Noodling for Plant Intelligence
An Animal Rights Article from All-Creatures.org

FROM

James McWilliams
April 2014

Recently, Michael Pollan—it’s always Pollan!—wrote a New Yorker piece in which he took seriously “the possibility that plants are much more intelligent and much more like us than most people think—capable of cognition, communication, information processing, computation, learning, and memory.” The implication through it all was that plants have mental lives akin to animals. Thanks to Sacks for burying this mystical, pseudo-scientific suggestion in the same grave with rotting companions such as phrenology, eugenics, and the flying spaghetti monster.

Oliver Sacks has an important article out in the most recent New York Review of Books. In it, he explores the extensive literature—contemporary and historical—on the mental lives of plants and animals. The gist of his piece is that the plant and animal kingdoms, despite similarities on the cellular level, “evolved along two profoundly different paths.” This divergence culminated in “wholly different . . . modes of life.” The central implication of this divergence is that only animals ”learn, profit by experience, judge, act, and finally think.” Plants, in other words, are not intelligent—at least not in the way that would warrant our consideration of them as individual subjects with moral standing.

It’s worth delving a little deeper into the issue to grasp the bio-mechanical basis of this distinction. Sacks writes, “Plants depend largely on calcium ion channels, which suit their relatively slow lives perfectly. As Daniel Chamovitz argues in his book What a Plant Knows (2012), plants are capable of registering what we would call sights, sounds, tactile signals, and much more. Plants know what to do, and they ‘remember.’”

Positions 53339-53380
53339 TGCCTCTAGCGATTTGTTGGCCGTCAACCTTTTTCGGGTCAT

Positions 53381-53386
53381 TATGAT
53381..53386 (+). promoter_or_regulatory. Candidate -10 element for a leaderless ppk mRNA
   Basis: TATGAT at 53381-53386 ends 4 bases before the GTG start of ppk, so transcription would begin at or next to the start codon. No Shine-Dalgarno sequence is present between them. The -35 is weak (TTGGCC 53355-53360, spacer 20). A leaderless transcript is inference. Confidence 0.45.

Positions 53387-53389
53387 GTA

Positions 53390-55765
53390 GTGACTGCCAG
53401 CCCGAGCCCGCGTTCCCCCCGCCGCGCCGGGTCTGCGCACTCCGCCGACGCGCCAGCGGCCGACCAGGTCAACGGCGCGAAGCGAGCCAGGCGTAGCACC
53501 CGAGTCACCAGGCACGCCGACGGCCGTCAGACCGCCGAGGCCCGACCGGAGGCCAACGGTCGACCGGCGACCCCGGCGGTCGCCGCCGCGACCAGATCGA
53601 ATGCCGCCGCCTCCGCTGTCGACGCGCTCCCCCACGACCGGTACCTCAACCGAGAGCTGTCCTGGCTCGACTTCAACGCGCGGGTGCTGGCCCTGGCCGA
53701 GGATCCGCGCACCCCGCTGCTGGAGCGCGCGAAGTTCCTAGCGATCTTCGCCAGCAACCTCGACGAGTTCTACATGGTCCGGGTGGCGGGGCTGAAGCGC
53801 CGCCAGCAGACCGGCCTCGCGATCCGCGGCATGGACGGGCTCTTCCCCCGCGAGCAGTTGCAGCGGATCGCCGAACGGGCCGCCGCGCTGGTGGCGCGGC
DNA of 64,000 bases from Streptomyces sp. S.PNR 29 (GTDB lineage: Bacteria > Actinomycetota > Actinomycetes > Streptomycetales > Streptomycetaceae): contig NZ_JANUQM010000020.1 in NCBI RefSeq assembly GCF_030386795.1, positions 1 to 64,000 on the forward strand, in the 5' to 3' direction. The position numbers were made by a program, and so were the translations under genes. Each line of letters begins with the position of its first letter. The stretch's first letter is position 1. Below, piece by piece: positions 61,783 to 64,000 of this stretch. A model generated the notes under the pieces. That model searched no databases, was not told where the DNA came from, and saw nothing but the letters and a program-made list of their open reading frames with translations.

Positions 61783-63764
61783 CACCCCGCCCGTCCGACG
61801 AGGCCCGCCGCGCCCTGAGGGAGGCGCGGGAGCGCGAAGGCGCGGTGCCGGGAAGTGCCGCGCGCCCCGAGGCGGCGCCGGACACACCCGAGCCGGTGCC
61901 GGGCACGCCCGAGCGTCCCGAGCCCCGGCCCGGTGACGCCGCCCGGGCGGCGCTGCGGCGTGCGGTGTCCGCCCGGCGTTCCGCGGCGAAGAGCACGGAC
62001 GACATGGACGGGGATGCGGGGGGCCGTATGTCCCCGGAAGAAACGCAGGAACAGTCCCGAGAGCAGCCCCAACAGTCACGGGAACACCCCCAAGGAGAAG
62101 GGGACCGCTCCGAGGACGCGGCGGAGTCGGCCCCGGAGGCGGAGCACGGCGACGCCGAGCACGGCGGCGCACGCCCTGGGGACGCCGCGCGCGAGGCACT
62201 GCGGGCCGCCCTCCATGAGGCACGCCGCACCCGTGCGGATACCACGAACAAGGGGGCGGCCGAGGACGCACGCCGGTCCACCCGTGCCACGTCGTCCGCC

But don’t start caressing your rhododendrons just yet. As the piece’s most important paragraph explains: “The calcium ion channels that plants rely on do not support rapid or repetitive signaling between cells; once a plant action potential is generated, it cannot be repeated at a fast enough rate to allow, for example, the speed with which a worm ‘dashes…into its burrow.’ Speed requires ions and ion channels that can open and close in a matter of milliseconds, allowing hundreds of action potentials to be generated in a second. The magic ions, here, are sodium and potassium ions, which enabled the development of rapidly reacting muscle cells, nerve cells, and neuromodulation at synapses. These made possible organisms that could learn, profit by experience, judge, act, and finally think.”

In other words, they made animals possible. And, as Sacks’ worm reference suggests, the mental lives of these creatures happen to be far more complicated than many of us ever imagined. Having dismissed the notion that plants and animals share mental real estate, Sacks offers an elegant overview of the hidden state of being among murky animals ranging from insects to jellyfish to amoeba to cuttlefish. My favorite quote: “But if one allows that a dog may have consciousness of an individual and significant sort, one has to allow it for an octopus, too.” Go octopus.

If the information presented here undergirds the obvious, recall the rearguard efforts by writers of a certain persuasion who cherry-pick the evolutionary past to suggest that “plant intelligence” justifies the “humane” consumption of animals. Recently, Michael Pollan—it’s always Pollan!—wrote a New Yorker piece in which he took seriously “the possibility that plants are much more intelligent and much more like us than most people think—capable of cognition, communication, information processing, computation, learning, and memory.” The implication through it all was that plants have mental lives akin to animals. Thanks to Sacks for burying this mystical, pseudo-scientific suggestion in the same grave with rotting companions such as phrenology, eugenics, and the flying spaghetti monster. 


For more, read What About Plants? Don't Plants Have Feelings Too?

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